The IFA has said Glanbia’s decision to cut its milk price by 1c per litre, to 24c/l including Vat, is a serious confidence blow to Glanbia suppliers facing into an expensive winter.
The IFA said its dairy producers were particularly surprised as Glanbia’s cut comes in the same week when Kerry Group held its milk price at 26c/l, while Lakeland Dairies held its price at 26.25c/’.
Kerry’s price has been the same for September and August, while Lakeland had cut its August milk price by 0.75c/l.
IFA president Eddie Downey said: “Farmers are under tremendous cashflow pressure, and needed their price at least maintained, and both Lakeland and Kerry must be commended on holding their September milk price. All other processors must follow their lead and maintain prices.
“Glanbia shareholder suppliers legitimately expect that GII, the largest milk processor in the country, would have the scale, efficiency and product mix to pay, without co-op contributions, the most competitive milk price.”
Mr Downey said the IFA’s Glanbia suppliers were bitterly disappointed, noting that the move raises questions on the pricing model that GII is pursuing. He called on the board of GII to review their approach on milk pricing.
“Glanbia farmers are now concerned that the pricing policy adopted by Glanbia is leaving them at a significant price disadvantage to other co-ops. How can this be?” Mr Downey asked.
The monthly Ornua Purchase Price Index fell 0.6 to 90.6 in September. It was at 100 points in March, down from a high of 111 points in September 2014. A Glanbia spokesperson said its 1c/l milk price cut reflects market returns at a challenging time for global dairy prices.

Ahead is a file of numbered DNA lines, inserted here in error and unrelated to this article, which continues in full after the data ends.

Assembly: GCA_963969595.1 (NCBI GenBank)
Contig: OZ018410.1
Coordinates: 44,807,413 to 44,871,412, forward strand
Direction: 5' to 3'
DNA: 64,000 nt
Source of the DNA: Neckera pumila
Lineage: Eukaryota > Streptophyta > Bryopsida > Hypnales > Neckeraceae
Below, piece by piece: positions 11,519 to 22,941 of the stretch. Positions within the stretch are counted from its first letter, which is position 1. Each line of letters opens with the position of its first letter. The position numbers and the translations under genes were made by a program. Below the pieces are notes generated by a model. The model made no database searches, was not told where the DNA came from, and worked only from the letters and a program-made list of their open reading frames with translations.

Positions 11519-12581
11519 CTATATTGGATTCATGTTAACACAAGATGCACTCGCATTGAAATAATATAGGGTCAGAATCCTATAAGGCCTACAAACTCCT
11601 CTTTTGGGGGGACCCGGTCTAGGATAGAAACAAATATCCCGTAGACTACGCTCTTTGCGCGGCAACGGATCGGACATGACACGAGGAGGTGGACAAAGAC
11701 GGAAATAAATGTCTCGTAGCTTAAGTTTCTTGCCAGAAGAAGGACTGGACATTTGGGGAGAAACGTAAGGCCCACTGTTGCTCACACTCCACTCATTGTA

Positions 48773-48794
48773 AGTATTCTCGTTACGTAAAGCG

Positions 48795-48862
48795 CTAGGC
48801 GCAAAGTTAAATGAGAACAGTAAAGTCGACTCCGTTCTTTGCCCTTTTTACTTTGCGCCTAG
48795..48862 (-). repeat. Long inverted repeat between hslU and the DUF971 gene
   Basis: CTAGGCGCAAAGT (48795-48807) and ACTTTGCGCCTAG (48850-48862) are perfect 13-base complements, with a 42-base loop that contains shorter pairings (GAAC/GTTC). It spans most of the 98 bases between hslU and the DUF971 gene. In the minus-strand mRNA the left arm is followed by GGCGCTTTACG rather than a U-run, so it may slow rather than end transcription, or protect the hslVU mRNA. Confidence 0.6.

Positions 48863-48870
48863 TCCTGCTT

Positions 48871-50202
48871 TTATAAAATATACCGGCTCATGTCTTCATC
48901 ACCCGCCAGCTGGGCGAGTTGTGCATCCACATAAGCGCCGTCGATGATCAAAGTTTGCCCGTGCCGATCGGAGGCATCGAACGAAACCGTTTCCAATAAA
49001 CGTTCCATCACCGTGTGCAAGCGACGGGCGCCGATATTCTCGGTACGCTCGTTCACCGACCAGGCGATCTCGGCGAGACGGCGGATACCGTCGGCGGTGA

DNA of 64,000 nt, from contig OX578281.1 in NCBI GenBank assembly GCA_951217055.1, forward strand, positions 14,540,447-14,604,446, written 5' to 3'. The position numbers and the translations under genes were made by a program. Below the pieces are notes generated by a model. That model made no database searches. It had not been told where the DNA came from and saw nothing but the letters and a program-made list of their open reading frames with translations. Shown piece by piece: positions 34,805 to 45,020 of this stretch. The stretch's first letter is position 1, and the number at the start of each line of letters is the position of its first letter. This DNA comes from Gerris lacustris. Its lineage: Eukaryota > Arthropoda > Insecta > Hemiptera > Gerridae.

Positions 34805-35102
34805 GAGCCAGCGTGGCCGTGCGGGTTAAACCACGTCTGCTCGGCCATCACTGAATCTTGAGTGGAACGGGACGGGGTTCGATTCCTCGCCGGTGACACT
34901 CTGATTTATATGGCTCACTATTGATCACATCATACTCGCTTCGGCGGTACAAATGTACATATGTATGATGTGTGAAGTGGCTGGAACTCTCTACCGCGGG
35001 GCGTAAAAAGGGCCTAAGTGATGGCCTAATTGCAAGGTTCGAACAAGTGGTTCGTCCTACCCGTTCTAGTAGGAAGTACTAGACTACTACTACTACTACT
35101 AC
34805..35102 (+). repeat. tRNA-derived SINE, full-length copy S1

“Milk price is best judged on a full-year basis rather than for one month,” said the spokesperson.
“Glanbia was ranked fourth in the Irish Farmers Journal/ KPMG milk price review for 2014 and will be well placed for 2015 relative to peers.”
Glanbia also noted that its co-op members also receive considerable support from co-op resources and have also benefited from value creation in the plc.
Meanwhile, IFA grain chairman Liam Dunne said Glanbia must also review its grain price on green barley and wheat, as markets have firmed in the last few weeks.
Mr Dunne said: “The merchant trade must support growers through another difficult financial year. Otherwise, we will see a further reduction in the sown area for 2016. Firmer grain prices of late are capable of supporting a stronger green price and this should have been reflected in yesterday’s price offer by Glanbia.”
The IFA grain chairman said independent merchants and smaller co-ops are paying from €135/t to €140/t for green barley and from €142/t to €147/t for green wheat (prices quoted are exclusive of Vat).
Glanbia’s spokesperson said the grain prices the company set this week also reflect market returns.
“A large proportion of Glanbia grain suppliers now benefit from value added contracts for their grain,” he said. “Grain suppliers that are members of Glanbia Co-Op benefit from a €5 per tonne top-up.”
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